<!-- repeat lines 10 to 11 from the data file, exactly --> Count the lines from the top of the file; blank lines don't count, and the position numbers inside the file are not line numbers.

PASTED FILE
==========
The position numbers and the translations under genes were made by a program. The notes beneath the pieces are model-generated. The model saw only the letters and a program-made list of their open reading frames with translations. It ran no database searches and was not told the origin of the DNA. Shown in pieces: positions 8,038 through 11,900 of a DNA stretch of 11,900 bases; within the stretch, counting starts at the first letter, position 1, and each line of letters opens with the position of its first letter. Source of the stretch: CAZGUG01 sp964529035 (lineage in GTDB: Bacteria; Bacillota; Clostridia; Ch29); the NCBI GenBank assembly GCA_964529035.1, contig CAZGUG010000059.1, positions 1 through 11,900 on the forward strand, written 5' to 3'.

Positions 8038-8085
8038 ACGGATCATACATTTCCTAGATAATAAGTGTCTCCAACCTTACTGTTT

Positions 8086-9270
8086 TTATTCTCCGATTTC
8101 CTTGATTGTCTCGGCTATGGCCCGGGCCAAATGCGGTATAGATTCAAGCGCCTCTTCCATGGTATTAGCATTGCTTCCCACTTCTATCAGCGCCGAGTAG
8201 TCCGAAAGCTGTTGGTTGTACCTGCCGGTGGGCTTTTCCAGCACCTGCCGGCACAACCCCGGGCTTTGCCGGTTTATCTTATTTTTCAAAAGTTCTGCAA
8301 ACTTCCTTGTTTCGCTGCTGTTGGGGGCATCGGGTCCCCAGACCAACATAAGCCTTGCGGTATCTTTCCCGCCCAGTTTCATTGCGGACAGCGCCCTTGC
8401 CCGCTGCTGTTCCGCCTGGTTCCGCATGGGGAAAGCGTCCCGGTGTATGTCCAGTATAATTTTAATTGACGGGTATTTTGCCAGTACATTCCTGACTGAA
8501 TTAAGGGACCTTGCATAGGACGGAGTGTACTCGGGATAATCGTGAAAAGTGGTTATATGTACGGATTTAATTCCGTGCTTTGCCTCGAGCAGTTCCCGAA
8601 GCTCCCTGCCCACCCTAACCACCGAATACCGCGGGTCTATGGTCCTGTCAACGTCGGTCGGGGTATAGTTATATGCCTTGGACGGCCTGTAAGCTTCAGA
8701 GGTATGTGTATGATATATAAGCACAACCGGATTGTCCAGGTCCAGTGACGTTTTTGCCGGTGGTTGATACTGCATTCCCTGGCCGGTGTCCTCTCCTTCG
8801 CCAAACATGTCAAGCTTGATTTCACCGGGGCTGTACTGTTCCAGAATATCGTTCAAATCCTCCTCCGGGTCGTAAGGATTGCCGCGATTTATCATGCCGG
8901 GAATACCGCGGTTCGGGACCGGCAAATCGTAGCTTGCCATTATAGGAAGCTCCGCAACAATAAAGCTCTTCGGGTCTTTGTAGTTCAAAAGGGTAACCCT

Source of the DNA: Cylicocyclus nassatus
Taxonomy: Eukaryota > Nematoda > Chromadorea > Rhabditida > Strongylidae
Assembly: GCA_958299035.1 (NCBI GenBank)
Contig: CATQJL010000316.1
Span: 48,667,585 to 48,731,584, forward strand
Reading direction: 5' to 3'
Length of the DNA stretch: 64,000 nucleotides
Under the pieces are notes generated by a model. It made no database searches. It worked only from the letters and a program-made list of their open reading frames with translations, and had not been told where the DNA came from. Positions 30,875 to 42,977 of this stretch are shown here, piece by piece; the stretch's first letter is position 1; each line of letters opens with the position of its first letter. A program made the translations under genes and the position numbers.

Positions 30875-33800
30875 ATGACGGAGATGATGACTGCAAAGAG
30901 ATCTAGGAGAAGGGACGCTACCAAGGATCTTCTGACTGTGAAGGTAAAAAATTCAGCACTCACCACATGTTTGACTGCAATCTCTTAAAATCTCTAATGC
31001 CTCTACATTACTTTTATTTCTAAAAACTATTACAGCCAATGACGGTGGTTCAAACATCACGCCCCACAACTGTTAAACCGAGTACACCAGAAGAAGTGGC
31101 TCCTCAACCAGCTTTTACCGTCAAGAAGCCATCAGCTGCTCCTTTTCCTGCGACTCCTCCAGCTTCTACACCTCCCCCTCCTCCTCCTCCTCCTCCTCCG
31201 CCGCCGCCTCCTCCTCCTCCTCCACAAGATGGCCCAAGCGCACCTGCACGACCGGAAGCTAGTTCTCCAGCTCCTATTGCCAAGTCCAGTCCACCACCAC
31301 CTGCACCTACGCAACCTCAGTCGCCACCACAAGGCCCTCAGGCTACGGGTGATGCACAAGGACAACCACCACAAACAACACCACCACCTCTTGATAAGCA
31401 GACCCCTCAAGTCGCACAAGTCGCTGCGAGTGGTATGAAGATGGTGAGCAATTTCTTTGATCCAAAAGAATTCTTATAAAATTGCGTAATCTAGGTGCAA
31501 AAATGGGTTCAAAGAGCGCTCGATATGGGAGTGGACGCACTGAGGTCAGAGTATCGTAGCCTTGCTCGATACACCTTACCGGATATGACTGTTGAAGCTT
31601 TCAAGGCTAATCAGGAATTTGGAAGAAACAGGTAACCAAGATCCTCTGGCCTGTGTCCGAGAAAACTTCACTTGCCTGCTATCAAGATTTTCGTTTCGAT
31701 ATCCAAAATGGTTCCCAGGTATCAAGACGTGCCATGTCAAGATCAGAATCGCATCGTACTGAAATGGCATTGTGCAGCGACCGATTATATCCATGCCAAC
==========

8501 TTAAGGGACCTTGCATAGGACGGAGTGTACTCGGGATAATCGTGAAAAGTGGTTATATGTACGGATTTAATTCCGTGCTTTGCCTCGAGCAGTTCCCGAA
8601 GCTCCCTGCCCACCCTAACCACCGAATACCGCGGGTCTATGGTCCTGTCAACGTCGGTCGGGGTATAGTTATATGCCTTGGACGGCCTGTAAGCTTCAGA